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The crucial importance of diverse issues concerning the managerial function in Soviet-type economies (STEs) has long been recognized. Researchers have investigated diverse topics, including appropriate reward systems for managers (Berliner, 1957; Granick, 1954) with special emphasis on the role of incentive systems for managers (Bonin, 1976; Weitzman, 1976). Equally, the vital contribution of the managerial labour market to the success of overall reform during transition has been widely noted (Aghion et al., 1994; Roland and Sekkat, 1992). Unfortunately, to date, factual knowledge of the managerial labour market both during planning and during early transition has often been scant - for example, note the need to derive information on managers from Russian emigres during communism (Linz, 1988). The need to improve our limited understanding of what is actually happening in the managerial labour market during early transitional stages in the economies of the former USSR and eastern and Central Europe is also clearly evident in the literature (e.g. Pinto et al., 1993). It is against this background that the aims of this article can be understood. By drawing on the findings of new survey data, we respond to the weaknesses of the available data and assemble some of the first stylized facts on the nature of the managerial labour market for an economy during the final days of communism and the early stages of transition.
We continue in the next section by reviewing briefly some of the key issues that have appeared in the literature concerning management in communist countries and economies in transition. Then we describe the data - the survey of Bulgarian executives (SBE). In the subsequent three sections, we present stylized facts from the survey on the three main aspects of the managerial labour market:
(1) the development (or underdevelopment) of internal labour markets for managers;
(2) the prevalence of incentive pay schemes;
(3) the pay of top management relative to that of other employees of the same firm.
Our key findings are that:
* the internal labour market for managers is quite underdeveloped;
* there is a low and declining use of incentive pay schemes (as compared to traditional fixed-wage forms of compensation);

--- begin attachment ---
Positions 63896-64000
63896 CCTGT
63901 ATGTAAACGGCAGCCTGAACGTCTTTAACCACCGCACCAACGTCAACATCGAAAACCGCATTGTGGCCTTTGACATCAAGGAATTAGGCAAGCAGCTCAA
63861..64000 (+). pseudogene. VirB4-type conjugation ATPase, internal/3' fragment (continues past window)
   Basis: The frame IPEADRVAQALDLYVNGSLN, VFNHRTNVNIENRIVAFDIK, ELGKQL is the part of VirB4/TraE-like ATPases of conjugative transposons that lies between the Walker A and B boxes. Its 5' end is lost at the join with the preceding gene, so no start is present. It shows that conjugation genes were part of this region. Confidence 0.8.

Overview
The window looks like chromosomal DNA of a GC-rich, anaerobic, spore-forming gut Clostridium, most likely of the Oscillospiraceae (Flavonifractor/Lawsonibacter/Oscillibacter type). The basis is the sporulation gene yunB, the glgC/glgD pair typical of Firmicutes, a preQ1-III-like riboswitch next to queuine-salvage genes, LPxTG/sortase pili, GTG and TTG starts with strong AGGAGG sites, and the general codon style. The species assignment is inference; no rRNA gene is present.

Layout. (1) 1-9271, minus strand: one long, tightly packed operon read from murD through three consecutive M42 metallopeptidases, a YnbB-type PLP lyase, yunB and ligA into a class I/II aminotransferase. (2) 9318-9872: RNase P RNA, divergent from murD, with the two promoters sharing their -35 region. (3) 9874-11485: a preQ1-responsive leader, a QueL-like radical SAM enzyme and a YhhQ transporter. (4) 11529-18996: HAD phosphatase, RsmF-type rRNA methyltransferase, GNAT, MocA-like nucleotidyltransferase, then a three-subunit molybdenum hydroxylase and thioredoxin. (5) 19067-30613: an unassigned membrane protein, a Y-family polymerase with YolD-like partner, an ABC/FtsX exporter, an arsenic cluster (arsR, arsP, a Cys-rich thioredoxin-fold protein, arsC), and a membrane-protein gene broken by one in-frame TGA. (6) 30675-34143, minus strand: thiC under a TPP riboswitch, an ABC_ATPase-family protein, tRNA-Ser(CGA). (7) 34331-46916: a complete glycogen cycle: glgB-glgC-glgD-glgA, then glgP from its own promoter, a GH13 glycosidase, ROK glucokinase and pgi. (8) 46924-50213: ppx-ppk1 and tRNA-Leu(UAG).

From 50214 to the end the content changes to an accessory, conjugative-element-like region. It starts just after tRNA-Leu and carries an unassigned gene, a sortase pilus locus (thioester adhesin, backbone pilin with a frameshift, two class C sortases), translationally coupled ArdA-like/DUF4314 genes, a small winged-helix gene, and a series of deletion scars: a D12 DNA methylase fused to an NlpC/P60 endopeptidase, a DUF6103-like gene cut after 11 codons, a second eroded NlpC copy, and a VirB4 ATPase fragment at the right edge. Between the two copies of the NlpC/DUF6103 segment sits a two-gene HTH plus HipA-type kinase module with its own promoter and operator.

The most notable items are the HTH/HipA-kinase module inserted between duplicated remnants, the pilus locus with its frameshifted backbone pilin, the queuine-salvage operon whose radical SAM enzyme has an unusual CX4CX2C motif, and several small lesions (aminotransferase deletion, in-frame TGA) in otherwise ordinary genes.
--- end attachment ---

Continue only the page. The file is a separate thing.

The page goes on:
* internal wage structures are relatively flat.
In the concluding section, we consider the policy implications of our findings. In particular, we note that all our findings point to a potentially serious inefficiency, and thus a serious public policy concern, and a need for a strategy to promote internal labour markets for managers, the use of incentive pay systems and efficiency wages.
Management during communism and early transition: conceptual framework
The managerial labour market in an STE, according to conventional wisdom, was believed to have had a number of features. Top managers of firms were posited to have limited autonomy or scope for discretionary power (Linz, 1988). Reflecting the dominance of state-owned firms, government acted as a monopsonist in the managerial labour market, with managers appointed by the communist party (or its agents, such as the ministries). Frequently, managers had little experience in that sector. Managerial reward systems under communism were distinguished by several attributes. Pay was mainly a base wage, with limited variation with regard to success indicators, such as plan fulfillment. Consistent with egalitarian values, it is also thought that the pay of top managers was a low multiple of the average wage. Indeed, not only was the CEO's pay affected by the phenomenon of wage levelling, but in many industries in the past CEOs were not even among the highest paid. Also, since relatively few very large firms existed in STEs, if recruitment of top executives from other firms was discouraged, one might expect to find a substantial degree of internal promotion in STEs (on giantism in Bulgaria, see Jones and Parvulov, 1995).
Theorists have pointed out how these arrangements would be …